REPORTING FROM ACTRIMS
Americas Committee for Treatment and Research in Multiple Sclerosis
West Palm Beach, Florida
SUNDAY, MARCH 1
© 2020, Consortium of Multiple Sclerosis Centers. Published by Delaware Media Group, LLC. All rights reserved. None of the contents may be reproduced in any form without prior written permission from the publisher. The opinions expressed in this publication are those of the presenters and do not necessarily reflect the opinions or recommendations of their affiliated institutions, the publisher, or Bristol-Myers Squibb.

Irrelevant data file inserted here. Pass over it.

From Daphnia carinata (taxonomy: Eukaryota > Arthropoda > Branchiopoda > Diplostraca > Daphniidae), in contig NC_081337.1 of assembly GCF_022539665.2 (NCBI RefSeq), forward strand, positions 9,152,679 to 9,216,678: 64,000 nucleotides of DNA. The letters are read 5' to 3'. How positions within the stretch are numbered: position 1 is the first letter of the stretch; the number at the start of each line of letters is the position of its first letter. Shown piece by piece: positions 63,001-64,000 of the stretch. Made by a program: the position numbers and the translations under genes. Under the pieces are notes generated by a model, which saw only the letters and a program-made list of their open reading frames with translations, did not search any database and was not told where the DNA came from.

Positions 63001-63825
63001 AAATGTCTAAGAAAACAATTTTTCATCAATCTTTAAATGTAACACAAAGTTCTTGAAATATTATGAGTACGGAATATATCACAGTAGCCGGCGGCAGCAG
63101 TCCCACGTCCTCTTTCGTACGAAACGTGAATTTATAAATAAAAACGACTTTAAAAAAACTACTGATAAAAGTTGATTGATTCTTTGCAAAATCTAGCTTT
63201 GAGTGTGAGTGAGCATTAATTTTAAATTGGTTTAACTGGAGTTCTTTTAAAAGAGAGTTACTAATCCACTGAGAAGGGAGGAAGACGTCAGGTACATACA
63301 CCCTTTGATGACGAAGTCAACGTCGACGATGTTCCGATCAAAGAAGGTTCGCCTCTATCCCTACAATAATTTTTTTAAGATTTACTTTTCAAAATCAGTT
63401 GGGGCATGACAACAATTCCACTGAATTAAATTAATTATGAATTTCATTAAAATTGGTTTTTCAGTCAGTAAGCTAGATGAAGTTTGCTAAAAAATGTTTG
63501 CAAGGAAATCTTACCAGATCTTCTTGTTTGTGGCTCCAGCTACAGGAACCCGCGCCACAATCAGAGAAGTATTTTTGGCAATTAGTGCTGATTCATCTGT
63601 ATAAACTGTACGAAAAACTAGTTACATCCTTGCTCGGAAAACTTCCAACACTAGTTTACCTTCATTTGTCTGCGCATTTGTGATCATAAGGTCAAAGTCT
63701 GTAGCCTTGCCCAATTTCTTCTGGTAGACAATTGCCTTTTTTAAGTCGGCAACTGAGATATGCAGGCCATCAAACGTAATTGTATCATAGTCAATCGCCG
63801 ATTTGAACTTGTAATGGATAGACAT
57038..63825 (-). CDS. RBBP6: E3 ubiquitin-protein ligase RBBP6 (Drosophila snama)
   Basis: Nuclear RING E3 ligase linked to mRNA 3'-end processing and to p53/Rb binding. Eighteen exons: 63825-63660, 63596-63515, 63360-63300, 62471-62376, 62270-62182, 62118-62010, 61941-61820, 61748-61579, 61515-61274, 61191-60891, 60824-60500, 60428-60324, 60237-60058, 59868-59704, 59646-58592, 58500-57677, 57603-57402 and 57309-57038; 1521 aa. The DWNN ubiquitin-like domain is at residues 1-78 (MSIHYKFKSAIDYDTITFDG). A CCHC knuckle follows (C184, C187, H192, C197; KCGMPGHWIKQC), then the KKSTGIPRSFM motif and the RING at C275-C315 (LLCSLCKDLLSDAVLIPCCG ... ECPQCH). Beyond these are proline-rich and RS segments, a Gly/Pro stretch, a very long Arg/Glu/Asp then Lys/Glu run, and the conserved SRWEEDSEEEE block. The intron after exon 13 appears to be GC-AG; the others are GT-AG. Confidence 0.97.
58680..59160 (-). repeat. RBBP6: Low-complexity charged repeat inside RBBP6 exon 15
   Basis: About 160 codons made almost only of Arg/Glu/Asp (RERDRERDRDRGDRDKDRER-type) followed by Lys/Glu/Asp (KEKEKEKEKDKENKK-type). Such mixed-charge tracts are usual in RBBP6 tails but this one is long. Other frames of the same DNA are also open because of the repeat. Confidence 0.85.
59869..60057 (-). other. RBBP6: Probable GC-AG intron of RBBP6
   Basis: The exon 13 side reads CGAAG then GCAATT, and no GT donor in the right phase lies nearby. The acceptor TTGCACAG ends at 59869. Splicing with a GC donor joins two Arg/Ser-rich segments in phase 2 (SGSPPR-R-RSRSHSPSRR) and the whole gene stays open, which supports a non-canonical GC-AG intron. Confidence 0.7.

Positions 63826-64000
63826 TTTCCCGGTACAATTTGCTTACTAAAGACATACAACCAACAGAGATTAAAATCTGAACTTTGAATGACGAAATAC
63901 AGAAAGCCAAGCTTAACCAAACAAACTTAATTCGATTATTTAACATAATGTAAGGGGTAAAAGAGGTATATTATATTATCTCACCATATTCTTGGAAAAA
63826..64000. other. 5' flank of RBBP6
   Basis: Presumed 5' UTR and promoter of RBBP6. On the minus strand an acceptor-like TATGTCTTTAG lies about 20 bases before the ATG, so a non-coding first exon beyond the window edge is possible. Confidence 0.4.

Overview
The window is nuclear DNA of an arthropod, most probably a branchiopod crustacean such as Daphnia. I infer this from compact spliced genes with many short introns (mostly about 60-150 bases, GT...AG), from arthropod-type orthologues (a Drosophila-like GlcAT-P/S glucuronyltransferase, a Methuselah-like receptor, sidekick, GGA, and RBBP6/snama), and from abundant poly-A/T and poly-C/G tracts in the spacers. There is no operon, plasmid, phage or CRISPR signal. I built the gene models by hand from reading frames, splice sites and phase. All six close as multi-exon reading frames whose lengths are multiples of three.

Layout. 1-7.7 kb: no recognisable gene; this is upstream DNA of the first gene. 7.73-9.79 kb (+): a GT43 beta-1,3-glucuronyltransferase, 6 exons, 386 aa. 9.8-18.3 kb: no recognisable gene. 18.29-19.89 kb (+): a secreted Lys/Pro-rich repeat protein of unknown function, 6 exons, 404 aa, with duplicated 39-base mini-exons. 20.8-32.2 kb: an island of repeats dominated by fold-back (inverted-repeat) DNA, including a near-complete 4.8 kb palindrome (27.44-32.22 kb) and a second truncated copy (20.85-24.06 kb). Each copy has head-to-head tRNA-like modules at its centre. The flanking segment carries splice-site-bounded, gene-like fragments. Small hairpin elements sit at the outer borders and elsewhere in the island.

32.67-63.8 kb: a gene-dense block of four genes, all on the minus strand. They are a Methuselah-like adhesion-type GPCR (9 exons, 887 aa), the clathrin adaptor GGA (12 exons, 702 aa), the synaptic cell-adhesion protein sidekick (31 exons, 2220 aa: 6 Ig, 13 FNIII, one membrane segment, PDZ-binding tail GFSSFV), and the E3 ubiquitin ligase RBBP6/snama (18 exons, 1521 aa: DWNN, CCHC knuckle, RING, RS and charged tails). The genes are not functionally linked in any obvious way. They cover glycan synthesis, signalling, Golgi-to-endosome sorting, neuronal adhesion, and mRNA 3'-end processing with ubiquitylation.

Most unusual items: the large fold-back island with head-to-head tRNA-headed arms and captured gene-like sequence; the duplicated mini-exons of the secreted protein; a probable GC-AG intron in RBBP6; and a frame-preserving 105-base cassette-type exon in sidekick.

Martin Kerschensteiner (left), head of the Kerschensteiner Lab at Ludwig Maximilian University of Munich, Germany, posed with his fellow presenters Dorothy Schafer and Tarun Singhal following the session on CNS Cellular Networks in MS at ACTRIMs Forum, Saturday, February 29.WEST PALM BEACH, FL — Synapses play key roles in cellular function, as the chemical junctions through which neurons pass signals. However, we are only beginning to learn about the life and death of synapses in the context of multiple sclerosis (MS). Speaking at the Americas Committee for Treatment and Research in Multiple Sclerosis (ACTRIMS) Forum on Saturday, February 29, Martin Kerschensteiner, MD, discussed newer theories on synaptic loss in MS.